My Flashdrive is not a backup
Many a times we hear people telling us that they use flash drive to store and work on important files and that is the only copy of the data they have to work on . I frowned whenever I hear words like that because that sounds so risky.
Maybe it sounds risky to me because I have seen so many cases of things gone wrong:
-data gets corrupted in the storage device
-data accidentally deleted by someone or even yourself
I will like to take this opportunity to say a few things that will probably save us the agony of having to look for data recovery centre to save our files when bad things happen (corrupted data or hardisk crash) and also save us the heart pain of parting with our precious money. Of course, when bad things really happen despite us having taken all precautions, the data recovery centres are always there to help us.
But I have to make the point here: Most of the data loss cases can be minimise, if only we started with good backup habits at the start.
Bad things happen, at one time or another. Maybe the harddisk in the computer crashed or the pictures in the portable external harddisk suddenly goes corrupted. Imagine all your holiday photos go missing or accidentally gets deleted. What about the fresh new harddisk you just bought one month ago crashed moments ago.
To make matters worse, there is only one copy of these precious memories. Imagine the loss of precious memories that you may risked not ever getting back.
The fact is that we can often reduce such bad things from happening by keeping a few basic habits in practice. One of the things I often advise is: Always backup your files.
Keep 2 copies of the file :
The most basic form of data backup is simply by keeping 2 copies of the important files. The file which you are working on should always have another copy regularly backed up in another location. It can be a portable hardisk or a network drive. So long as the working file is regularly being copied to another storage device. That in itself is a backup.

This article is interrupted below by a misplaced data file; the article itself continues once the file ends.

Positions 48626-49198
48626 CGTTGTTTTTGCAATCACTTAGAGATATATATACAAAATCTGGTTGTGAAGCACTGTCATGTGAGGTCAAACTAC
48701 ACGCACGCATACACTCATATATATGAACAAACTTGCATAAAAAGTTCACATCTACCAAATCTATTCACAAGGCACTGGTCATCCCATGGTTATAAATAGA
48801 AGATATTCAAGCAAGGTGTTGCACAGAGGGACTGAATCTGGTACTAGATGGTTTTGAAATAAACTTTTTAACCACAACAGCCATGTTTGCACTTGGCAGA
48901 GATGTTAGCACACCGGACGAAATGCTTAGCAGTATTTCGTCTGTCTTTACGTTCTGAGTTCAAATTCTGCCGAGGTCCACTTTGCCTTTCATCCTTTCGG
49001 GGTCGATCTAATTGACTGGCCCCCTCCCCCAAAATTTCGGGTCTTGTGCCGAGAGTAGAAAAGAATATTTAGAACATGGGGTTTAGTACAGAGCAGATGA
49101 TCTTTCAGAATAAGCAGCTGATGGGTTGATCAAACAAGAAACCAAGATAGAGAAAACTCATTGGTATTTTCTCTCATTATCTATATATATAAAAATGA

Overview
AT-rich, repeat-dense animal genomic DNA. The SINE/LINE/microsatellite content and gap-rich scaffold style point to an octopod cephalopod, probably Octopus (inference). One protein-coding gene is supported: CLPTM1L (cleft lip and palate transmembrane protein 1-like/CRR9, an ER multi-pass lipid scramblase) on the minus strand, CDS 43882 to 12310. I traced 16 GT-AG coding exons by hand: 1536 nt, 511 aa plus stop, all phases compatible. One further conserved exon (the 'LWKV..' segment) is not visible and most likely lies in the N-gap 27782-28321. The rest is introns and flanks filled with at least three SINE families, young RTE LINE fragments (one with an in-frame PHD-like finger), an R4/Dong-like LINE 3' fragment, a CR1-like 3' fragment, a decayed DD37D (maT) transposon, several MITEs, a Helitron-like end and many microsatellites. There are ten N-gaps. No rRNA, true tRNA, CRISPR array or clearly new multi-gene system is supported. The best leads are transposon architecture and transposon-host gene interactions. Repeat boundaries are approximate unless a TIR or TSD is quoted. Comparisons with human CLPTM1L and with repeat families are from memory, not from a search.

Many people now keep copies of files on cloud storage. That is also another form of backup. In fact, there are even settings for photos taken in mobile phones to be automatically backed up on to cloud storage and there are plenty of free ones out there for the public to sign up and use.
A copy of the file being worked on and constantly being passed around without any duplicate is not a backup file. If the data is important enough, please make copies of it and keep it in another location.
If you have large files and lots of data being updated frequently, it will indeed be quite a chore to copy all these files and overwriting them everyday.
Using Software to do the work:
The reason why we even use computer is to improve the way we work, hoping that it will help us to save time. So when there is a lot of copying to be done, do not do manual file level copying.
Its not productive and you get bored after doing it for a short time.
So we use software to do the job. There are quite a few softwares in the market ( some are even free) , which does the job of scheduling regular backup for selected folders and files. So long as the computer is powered on during the designated period, the program will do its job dutifully, running the backup task at the backend.
In fact, these days some of the backup programmes comes bundled with the external harddisk purchased off retail shelves. If you are just going to do files level backup ( ie, keeping an additional copy of the files in another storage location), you can also try Microsoft Syntoy ( which is free for download)
Syntoy does not come with scheduler within the program itself, so you have to run it whenever you want to backup the files. Generally, its good for files which you need duplicate copies but not regular backup.
Anyway, the point to drive across today is that there are ample solutions out there to start doing some form of data backup and it is not nearly as hard as you think.